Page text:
Well, you're right, there can only be an infinite number of file inputs if infinite file length is possible which, of course, it isn't. The point is that the number of FEASIBLY possible file inputs might as well be infinite.
If, for example, you consider ONLY files of 4MB in size. There are 2^25 possible such files. A 128-bit hash has 2^7 possible values. Therefore, on average, each hash value can be derived from 2^18 different files.
As John Stag kindly pointed out, we can already provide security that is theoretically impossible to crack by brute-force methods. The problems arise when weaknesses in the security algorithms make it possible to bypass these theoretical limits and find a solution more directly.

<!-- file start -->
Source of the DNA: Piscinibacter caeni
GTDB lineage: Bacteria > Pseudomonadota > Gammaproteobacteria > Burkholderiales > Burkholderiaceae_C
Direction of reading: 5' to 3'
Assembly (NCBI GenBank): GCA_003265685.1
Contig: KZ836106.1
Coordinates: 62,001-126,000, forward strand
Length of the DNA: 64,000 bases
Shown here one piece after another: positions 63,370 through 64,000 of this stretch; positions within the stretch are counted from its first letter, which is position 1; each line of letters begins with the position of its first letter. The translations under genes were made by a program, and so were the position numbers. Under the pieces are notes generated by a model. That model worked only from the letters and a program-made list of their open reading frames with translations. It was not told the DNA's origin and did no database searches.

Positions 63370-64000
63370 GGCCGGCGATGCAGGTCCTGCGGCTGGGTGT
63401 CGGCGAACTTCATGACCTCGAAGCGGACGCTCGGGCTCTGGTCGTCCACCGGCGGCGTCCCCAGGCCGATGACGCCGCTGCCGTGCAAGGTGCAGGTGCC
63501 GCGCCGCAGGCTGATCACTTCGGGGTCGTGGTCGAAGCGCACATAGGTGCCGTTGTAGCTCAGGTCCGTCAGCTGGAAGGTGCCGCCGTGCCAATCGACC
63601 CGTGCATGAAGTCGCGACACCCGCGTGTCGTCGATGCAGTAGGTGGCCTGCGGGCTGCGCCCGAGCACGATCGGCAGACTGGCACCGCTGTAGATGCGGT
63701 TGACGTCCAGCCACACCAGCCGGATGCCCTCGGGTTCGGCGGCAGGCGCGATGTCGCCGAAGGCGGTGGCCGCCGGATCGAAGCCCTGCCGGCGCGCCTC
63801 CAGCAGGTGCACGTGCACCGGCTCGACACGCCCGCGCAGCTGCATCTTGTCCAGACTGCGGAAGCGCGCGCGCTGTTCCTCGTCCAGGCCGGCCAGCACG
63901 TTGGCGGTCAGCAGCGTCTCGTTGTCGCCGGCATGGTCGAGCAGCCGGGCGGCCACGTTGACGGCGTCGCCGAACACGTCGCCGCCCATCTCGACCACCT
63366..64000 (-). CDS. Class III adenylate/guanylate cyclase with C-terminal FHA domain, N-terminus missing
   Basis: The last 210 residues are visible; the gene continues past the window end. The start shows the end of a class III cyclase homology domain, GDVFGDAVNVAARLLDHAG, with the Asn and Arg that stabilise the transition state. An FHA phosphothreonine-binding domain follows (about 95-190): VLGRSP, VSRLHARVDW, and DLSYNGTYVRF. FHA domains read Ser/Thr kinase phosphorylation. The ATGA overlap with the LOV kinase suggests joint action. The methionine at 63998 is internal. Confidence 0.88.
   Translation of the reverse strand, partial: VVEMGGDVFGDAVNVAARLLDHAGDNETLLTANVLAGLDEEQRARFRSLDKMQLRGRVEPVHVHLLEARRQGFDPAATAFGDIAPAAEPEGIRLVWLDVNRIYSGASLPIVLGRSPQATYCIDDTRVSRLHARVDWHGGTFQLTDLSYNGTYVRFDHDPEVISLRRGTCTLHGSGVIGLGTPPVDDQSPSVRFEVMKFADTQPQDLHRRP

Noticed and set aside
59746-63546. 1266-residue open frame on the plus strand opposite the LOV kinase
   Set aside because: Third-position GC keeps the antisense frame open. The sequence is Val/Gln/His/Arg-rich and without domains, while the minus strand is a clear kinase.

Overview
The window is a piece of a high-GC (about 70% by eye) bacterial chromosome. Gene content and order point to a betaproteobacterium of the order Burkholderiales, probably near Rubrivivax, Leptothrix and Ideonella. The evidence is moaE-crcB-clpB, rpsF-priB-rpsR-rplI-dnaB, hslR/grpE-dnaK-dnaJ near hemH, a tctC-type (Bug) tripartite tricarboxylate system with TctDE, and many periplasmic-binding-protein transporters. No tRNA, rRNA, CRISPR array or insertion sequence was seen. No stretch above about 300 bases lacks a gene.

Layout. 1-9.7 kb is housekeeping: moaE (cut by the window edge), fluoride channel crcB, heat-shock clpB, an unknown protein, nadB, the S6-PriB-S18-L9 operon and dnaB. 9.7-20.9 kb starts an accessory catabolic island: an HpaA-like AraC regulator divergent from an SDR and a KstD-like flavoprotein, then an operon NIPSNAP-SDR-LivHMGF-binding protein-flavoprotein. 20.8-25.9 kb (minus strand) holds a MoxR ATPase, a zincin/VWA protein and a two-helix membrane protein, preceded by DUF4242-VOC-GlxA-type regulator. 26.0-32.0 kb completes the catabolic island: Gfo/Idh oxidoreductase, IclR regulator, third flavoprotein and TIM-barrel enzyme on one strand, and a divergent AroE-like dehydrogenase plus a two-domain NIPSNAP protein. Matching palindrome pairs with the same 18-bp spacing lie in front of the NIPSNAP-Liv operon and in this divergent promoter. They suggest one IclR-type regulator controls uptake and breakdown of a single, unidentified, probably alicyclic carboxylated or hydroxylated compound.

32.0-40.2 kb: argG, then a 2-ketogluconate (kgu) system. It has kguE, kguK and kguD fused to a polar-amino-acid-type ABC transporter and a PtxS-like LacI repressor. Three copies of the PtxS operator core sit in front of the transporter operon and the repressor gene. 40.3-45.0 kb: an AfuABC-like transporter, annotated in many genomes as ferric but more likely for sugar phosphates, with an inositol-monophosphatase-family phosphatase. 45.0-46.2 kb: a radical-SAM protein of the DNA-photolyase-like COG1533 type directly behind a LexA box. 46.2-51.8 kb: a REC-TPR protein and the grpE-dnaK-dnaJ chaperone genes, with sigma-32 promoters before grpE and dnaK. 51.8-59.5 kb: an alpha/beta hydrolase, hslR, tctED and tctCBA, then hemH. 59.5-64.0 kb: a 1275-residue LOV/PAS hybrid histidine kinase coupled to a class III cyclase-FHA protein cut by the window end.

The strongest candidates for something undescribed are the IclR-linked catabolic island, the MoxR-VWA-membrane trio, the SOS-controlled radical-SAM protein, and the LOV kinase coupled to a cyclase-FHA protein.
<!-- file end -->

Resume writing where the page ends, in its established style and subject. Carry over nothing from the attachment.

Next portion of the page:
Winword.exe on my system is over 12MB in size. I'm pretty sure a decent (?) piece of malware could be written that would be a fraction of that size. If I then had some way to populate the other 11Mb with junk such that the MD5 (or whatever) hash of the whole file matched the original Winword.exe hash, it would pass a hash-based check.
Without actually being able to prove it, I am pretty well positive that there would be many different versions of my file that could be made to match the original MD5 hash. Whether it could AT THE SAME TIME match an SHA-1 hash, and/or an SHA-2 hash etc, would be a question for a REAL cryptographer!